Tennessee Promise

Honors Contracts

Honors contracts provide students excellent opportunities to develop skills, use individual talents, and share knowledge with the wider community. They are also a necessary means for most Honors Academy students to acquire the credit hours necessary for receiving an Honors Diploma from Southwest. Honors contracts allow students to do substantive work and receive Honors credit in regular courses. Also, Honors contracts help students to develop academic projects that may be presented at state, regional, or national Honors conferences.

Honors Contracts

  • Should not require extra class work for the faculty member.
  • Are not obligations or requirements for faculty members, but should be viewed as opportunities.
  • Must further specific course objectives.
  • Should meet some of the National Collegiate Honors Council criteria listed on the back of the contract
  • Are not simply about "piling on more work," but are about creating opportunities for more substantive, in-depth, scholarly work.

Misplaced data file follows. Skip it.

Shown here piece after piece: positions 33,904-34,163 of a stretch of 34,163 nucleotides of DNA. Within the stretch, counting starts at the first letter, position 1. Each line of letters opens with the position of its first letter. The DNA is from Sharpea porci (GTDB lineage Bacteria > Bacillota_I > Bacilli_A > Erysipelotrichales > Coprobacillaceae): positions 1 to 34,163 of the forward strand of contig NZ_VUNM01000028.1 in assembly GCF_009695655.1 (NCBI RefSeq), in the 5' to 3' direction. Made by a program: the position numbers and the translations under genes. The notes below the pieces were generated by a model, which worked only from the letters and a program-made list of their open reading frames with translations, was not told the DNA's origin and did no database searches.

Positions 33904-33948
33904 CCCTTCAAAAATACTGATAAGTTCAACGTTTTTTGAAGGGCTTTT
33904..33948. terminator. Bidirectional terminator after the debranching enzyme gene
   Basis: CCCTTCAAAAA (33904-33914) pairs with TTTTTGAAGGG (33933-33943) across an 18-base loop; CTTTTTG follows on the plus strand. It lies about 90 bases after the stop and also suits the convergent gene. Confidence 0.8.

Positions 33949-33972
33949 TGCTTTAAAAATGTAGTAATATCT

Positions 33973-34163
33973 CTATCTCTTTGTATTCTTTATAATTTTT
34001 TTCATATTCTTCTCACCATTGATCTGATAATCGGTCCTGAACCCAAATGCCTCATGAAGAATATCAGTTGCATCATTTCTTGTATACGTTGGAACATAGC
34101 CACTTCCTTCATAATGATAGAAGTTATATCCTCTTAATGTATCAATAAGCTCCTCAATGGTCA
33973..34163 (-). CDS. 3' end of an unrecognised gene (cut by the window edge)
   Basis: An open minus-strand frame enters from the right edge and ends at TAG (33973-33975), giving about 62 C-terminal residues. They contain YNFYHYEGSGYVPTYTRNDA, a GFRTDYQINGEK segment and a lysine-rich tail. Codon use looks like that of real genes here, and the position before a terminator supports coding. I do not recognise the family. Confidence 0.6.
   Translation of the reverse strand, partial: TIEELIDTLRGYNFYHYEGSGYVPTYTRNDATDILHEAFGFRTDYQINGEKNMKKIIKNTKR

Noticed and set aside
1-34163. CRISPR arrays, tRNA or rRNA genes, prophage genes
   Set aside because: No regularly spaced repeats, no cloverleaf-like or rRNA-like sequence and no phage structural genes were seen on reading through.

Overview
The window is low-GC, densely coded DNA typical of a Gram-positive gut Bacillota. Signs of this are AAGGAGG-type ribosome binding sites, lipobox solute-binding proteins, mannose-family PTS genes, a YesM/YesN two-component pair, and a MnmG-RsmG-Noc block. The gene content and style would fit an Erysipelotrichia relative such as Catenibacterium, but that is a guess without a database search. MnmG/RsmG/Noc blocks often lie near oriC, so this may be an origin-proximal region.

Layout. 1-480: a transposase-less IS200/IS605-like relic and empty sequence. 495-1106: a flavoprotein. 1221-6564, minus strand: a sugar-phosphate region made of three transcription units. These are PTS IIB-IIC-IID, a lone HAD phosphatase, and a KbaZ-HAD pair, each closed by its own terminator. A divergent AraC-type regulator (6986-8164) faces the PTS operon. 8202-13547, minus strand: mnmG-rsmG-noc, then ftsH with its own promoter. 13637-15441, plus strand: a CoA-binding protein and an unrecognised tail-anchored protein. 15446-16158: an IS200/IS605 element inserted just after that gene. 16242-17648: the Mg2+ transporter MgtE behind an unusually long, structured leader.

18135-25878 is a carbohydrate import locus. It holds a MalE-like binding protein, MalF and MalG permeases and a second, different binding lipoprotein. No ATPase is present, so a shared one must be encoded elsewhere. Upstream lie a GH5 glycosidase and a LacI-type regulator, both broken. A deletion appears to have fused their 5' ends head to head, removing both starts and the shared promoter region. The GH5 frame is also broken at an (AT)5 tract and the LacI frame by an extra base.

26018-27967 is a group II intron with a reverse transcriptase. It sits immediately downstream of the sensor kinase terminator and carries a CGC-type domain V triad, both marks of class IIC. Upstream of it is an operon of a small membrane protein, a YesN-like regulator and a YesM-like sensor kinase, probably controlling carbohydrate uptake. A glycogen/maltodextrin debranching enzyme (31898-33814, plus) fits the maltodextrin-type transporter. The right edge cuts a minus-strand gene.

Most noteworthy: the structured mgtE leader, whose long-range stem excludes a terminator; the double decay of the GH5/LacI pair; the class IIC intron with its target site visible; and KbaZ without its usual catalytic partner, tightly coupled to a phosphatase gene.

• Enhance the academic and cultural climate of the college
  • Provide opportunities for professors to inject a component into a course in a way that they might not otherwise be able to do.
  • Demonstrate“true scholarship” to other students
  • Create gateways to stimulating student-faculty exchanges and invigorating classes

Good Contracts

  • Are Precise: Details of the project including the work to be done, the time frame, expected outcomes, and means of evaluation are specified.
  • Are Skill, Knowledge, and Product Oriented: Projects might include journal-writing, poster displays, filmaking, creation of exhibitions, conference attendance, original research papers, and other creative projects.
  • Are Driven by the Concept of Sharing: Students working on contracts should be encouraged to share their projects in class presentations, at a conference, or if possible, on Honors Academy Fellows Presentation Day in the Fall or Spring Semester.